The Bride of Lammermoor HTML version

Chapter 11
Let them have meat enough, woman--half a hen;
There be old rotten pilchards--put them off too;
'Tis but a little new anointing of them,
And a strong onion, that confounds the savour.
Love's Pilgrimage.
THE thunderbolt, which had stunned all who were within hearing of it, had only
served to awaken the bold and inventive genius of the flower of majors-domo.
Almost before the clatter had ceased, and while there was yet scarce an
assurance whether the castle was standing or falling, Caleb exclaimed, "Heaven
be praised! this comes to hand like the boul of a pint-stoup." He then barred the
kitchen door in the face of the Lord Keeper's servant, whom he perceived
returning from the party at the gate, and muttering, "How the deil cam he in?--but
deil may care. Mysie, what are ye sitting shaking and greeting in the chimney-
neuk for? Come here--or stay where ye are, and skirl as loud as ye can; it's a'
ye're gude for. I say, ye auld deevil, skirl-- skirl--louder--louder, woman; gar the
gentles hear ye in the ha'. I have heard ye as far off as the Bass for a less matter.
And stay--down wi' that crockery----"
And with a sweeping blow, he threw down from a shelf some articles of pewter
and earthenware. He exalted his voice amid the clatter, shouting and roaring in a
manner which changed Mysie's hysterical terrors of the thunder into fears that
her old fellow-servant was gone distracted. "He has dung down a' the bits o' pigs,
too--the only thing we had left to haud a soup milk--and he has spilt the hatted hit
that was for the Master's dinner. Mercy save us, the auld man's gaen clean and
clear wud wi' the thunner!"
"Haud your tongue, ye b----!" said Caleb, in the impetuous and overbearing
triumph of successful invention, "a's provided now-- dinner and a'thing; the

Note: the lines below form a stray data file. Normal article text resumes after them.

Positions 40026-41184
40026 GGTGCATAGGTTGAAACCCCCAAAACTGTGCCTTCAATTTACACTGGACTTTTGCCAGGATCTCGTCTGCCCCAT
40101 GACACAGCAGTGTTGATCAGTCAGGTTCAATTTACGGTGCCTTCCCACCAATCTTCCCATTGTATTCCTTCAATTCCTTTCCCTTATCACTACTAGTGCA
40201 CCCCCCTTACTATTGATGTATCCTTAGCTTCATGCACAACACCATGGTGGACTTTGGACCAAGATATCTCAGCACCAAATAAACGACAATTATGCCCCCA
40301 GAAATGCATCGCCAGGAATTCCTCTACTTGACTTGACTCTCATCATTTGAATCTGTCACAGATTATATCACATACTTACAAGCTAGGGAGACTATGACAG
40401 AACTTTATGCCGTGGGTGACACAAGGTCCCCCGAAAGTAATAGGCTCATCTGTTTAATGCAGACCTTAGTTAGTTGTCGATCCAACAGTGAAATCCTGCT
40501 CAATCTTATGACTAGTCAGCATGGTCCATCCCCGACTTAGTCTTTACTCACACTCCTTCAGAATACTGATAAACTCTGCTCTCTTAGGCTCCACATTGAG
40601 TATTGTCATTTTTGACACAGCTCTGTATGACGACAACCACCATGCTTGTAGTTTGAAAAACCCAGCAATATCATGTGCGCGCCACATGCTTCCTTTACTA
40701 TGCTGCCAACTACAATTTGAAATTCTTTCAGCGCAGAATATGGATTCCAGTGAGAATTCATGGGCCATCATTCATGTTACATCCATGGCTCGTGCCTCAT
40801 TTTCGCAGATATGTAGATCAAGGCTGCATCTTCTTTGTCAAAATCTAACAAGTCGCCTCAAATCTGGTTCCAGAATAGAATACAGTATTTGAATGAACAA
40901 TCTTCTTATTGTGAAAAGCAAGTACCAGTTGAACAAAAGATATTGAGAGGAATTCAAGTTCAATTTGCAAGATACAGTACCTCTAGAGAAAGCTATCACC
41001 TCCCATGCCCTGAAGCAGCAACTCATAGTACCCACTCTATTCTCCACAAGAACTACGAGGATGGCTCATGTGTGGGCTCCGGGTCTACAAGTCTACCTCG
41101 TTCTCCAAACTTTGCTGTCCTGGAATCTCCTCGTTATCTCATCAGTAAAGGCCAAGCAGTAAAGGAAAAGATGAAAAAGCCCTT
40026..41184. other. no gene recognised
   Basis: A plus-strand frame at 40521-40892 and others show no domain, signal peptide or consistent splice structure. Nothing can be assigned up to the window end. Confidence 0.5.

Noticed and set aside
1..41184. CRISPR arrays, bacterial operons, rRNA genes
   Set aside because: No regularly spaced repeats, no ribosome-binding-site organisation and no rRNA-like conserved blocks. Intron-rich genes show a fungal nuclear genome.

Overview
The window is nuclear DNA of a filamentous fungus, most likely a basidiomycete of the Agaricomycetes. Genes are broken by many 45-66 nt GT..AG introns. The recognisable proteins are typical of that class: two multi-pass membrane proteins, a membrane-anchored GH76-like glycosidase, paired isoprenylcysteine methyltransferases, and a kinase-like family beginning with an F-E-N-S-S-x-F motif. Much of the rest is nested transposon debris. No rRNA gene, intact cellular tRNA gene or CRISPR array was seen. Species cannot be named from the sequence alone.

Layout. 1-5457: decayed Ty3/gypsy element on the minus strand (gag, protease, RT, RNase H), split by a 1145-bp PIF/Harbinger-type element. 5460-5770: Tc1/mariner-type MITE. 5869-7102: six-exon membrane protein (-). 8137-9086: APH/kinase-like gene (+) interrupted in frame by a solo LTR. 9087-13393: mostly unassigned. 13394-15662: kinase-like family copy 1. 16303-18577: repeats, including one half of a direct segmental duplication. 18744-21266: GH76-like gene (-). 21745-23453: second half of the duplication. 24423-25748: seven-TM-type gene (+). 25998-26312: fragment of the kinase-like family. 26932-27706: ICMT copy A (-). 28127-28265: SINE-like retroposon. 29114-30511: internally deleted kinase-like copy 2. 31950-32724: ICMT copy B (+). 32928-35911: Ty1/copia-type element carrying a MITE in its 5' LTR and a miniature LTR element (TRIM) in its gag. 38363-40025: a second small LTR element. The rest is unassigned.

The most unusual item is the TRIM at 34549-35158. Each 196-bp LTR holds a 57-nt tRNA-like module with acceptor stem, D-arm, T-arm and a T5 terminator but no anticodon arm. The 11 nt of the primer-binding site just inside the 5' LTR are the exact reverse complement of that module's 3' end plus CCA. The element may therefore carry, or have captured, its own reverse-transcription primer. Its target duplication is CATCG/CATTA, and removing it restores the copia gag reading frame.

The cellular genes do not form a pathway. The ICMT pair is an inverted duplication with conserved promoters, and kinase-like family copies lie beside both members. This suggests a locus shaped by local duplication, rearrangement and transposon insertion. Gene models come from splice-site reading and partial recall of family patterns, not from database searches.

thunner's done a' in a clap of a hand!"
"Puir man, he's muckle astray," said Mysie, looking at him with a mixture of pity
and alarm; "I wish he may ever come come hame to himsell again."
"Here, ye auld doited deevil," said Caleb, still exulting in his extrication from a
dilemma which had seemed insurmountable; "keep the strange man out of the
kitchen; swear the thunner came down the chimney and spoiled the best dinner
ye ever dressed-- beef--bacon--kid--lark--leveret--wild-fowl--venison, and what
not. Lay it on thick, and never mind expenses. I'll awa' up to the la'. Make a' the
confusion ye can; but be sure ye keep out the strange servant."
With these charges to his ally, Caleb posted up to the hall, but stopping to
reconnoitre through an aperture, which time, for the convenience of many a
domestic in succession, had made in the door, and perceiving the situation of
Miss Ashton, he had prudence enough to make a pause, both to avoid adding to
her alarm and in order to secure attention to his account of the disastrous effects
of the thunder.
But when he perceived that the lady was recovered, and heard the conversation
turn upon the accommodation and refreshment which the castle afforded, he